control functionality as I described in B, and implemented in the patch, is not 
quite right.  It certainly works to solve the problem, but it's actually a 
subtle perversion of the documented intent of the interface.  So that part of 
the RFC and the patches will never be accepted upstream, regardless of how 
elegant I might think the user-space/kernel interaction would be!

Further, there seems to be no user-space implementations that currently do this; 
no GSM interface code (gsmd) currently running uses any technique, and I can 
find no trace that the modem control lines are manipulated by other 
vendor-specific GSM code in Qtopia, for example.  So, since my preferred 
solution (TERMIO mechanism) won't ever make it upstream, and nobody actually 
implements that in user-space anyway, it seems that the sysfs-based solution is 
the one that wins by default (as ugly as it might be (but keep in mind that 
user-space apps are already grubbing about in /sys to power-on and enable the 
GSM anyway, one more /sys file to manipulate won't make it that much worse)).

>> D) A mechanism-of-last-resort would be desirable; this would be triggered 
>> during suspend by the GSM power-management driver to automatically force 
>> flow-control if no other mechanism has done so.
> But that would be a configuration error anyway, wouldn't it ?
> If there are any bugs in gsmd, Qtopia, or the init scripts, we should
> fix them there, not in the kernel, no matter how tempting this may
> seem :-)

Yes, this code needs to go.  A few simple apm scripts to manipulate the sysfs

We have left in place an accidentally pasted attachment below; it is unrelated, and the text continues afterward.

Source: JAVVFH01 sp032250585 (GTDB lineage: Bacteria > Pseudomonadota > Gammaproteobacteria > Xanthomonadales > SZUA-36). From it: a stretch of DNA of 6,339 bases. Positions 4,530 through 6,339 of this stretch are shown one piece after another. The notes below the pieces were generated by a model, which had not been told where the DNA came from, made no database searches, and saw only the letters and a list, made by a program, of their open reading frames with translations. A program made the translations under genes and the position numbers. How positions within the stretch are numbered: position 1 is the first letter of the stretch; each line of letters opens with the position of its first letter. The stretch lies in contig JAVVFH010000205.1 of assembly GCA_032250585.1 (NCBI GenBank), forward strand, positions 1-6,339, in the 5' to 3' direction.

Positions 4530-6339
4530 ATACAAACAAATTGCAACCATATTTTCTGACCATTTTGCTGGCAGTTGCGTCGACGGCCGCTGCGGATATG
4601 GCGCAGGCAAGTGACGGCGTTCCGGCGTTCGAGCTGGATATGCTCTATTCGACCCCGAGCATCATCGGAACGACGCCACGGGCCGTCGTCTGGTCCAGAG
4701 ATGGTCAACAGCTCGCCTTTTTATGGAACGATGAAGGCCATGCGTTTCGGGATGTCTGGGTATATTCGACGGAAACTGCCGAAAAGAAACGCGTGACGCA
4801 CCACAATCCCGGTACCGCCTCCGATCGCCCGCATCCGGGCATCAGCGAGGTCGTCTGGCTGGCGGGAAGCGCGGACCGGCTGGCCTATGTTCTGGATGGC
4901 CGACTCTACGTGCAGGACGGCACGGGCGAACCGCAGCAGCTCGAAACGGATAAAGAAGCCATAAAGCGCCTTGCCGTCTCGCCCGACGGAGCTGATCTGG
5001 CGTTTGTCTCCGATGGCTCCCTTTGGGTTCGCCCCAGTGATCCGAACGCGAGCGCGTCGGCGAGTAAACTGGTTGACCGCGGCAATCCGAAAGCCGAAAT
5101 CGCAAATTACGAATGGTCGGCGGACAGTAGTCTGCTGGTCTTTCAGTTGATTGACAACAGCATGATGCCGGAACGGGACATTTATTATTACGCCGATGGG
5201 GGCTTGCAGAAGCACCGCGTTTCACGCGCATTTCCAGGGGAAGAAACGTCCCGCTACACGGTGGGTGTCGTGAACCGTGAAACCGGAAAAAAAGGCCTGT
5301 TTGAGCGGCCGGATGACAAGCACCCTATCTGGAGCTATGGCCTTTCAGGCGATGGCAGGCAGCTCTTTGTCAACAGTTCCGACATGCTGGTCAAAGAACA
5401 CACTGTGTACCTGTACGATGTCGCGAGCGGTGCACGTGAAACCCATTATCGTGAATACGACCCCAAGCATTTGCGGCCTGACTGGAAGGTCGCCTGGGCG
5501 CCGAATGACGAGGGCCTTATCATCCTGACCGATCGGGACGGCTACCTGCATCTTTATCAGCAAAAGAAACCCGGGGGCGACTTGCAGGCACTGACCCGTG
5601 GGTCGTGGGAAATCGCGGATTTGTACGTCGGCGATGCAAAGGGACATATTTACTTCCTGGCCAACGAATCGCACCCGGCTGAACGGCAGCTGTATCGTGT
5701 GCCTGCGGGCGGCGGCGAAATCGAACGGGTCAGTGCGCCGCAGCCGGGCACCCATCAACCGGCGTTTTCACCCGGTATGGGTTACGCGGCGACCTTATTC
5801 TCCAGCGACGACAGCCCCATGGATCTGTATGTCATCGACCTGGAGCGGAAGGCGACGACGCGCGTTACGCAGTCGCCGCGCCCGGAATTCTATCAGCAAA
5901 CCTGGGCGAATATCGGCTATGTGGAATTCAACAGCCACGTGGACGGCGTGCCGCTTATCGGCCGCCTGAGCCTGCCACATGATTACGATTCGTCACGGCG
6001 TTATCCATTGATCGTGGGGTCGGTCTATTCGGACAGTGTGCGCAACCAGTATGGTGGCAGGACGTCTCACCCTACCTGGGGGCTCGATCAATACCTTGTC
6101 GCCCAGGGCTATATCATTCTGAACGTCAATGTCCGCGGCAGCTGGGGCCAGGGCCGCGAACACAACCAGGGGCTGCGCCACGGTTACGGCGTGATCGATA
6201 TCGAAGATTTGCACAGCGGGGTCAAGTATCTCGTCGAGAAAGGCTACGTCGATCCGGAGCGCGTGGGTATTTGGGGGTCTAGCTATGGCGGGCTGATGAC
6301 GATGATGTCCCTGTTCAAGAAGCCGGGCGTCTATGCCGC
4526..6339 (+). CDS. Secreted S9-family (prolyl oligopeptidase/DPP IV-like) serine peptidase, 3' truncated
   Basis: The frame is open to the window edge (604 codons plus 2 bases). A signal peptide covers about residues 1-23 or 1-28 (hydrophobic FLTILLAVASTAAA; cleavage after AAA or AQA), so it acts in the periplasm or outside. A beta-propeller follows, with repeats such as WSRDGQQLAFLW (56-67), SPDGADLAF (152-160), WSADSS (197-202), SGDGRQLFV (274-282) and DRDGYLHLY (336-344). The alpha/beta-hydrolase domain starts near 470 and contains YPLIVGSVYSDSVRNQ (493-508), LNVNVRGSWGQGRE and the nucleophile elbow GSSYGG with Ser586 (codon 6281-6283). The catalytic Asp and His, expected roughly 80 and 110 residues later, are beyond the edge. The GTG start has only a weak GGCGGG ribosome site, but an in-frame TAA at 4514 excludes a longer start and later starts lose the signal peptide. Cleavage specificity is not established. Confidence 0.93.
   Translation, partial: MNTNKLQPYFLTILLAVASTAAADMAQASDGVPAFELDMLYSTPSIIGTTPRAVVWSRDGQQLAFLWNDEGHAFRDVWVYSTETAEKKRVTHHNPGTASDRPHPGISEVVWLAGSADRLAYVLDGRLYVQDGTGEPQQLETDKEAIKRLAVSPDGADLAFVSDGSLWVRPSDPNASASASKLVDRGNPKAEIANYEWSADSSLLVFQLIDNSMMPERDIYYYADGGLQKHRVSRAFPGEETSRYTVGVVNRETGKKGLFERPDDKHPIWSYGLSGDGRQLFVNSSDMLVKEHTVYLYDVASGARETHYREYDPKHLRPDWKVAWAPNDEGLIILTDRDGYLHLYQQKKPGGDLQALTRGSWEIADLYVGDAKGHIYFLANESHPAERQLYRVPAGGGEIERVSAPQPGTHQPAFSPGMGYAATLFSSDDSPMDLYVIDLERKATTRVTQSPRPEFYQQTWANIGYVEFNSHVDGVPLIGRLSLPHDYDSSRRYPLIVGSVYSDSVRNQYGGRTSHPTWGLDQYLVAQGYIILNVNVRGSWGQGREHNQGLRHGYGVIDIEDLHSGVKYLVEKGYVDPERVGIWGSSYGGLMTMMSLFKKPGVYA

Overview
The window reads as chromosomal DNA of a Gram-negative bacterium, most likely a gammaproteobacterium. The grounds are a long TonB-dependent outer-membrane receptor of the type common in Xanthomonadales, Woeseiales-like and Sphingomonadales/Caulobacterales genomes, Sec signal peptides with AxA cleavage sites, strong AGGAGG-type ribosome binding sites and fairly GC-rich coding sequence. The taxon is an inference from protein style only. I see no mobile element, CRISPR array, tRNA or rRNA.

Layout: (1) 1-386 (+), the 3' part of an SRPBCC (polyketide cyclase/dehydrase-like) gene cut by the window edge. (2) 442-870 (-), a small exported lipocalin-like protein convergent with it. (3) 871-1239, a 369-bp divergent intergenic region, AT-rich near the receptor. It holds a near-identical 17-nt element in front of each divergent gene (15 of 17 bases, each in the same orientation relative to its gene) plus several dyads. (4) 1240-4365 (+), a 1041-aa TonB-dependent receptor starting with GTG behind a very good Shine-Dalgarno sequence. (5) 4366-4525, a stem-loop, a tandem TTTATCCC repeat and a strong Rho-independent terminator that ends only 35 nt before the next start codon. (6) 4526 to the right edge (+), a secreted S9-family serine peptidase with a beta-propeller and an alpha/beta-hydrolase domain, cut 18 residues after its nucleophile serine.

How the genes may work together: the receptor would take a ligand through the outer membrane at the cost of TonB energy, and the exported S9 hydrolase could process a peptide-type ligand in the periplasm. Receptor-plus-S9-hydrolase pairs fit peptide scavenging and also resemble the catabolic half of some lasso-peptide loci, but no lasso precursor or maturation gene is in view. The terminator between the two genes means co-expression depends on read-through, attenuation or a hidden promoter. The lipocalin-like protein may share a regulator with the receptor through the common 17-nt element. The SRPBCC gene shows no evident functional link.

file described in C replaces this kernel code.  And even if you didn't want to 
do anything with apm in user-space, a better way to implement a fall-back 
solution is to do it in the suspend/resume handler for the serial driver, as you 
noted above.

Further tests and experiments this week prove that the horrible patch for the 
GTA01 overrun problem (which was the original need that drove this patch) needs 
to be removed as well; the horrible patch is actually no more reliable in fixing 
the problem than is a user-space workaround -- so until a better solution is 
found, we should stick with the user-space workaround instead.

>> E) If an interrupt occurs after one of the above mechanisms forcibly  
>> flow-controls the GSM but before the system has actually completed the 
>> suspend process, the suspend process should detect that this has 
>> happened, and abort the suspend.
> Does this need to be conditional on flow-control ? I think if a GSM
> interrupts occurs while we're about to suspend, we want to get out of
> suspend anyway, no matter what happened with flow control.

If we do not have flow-control forced on the GSM from the time when the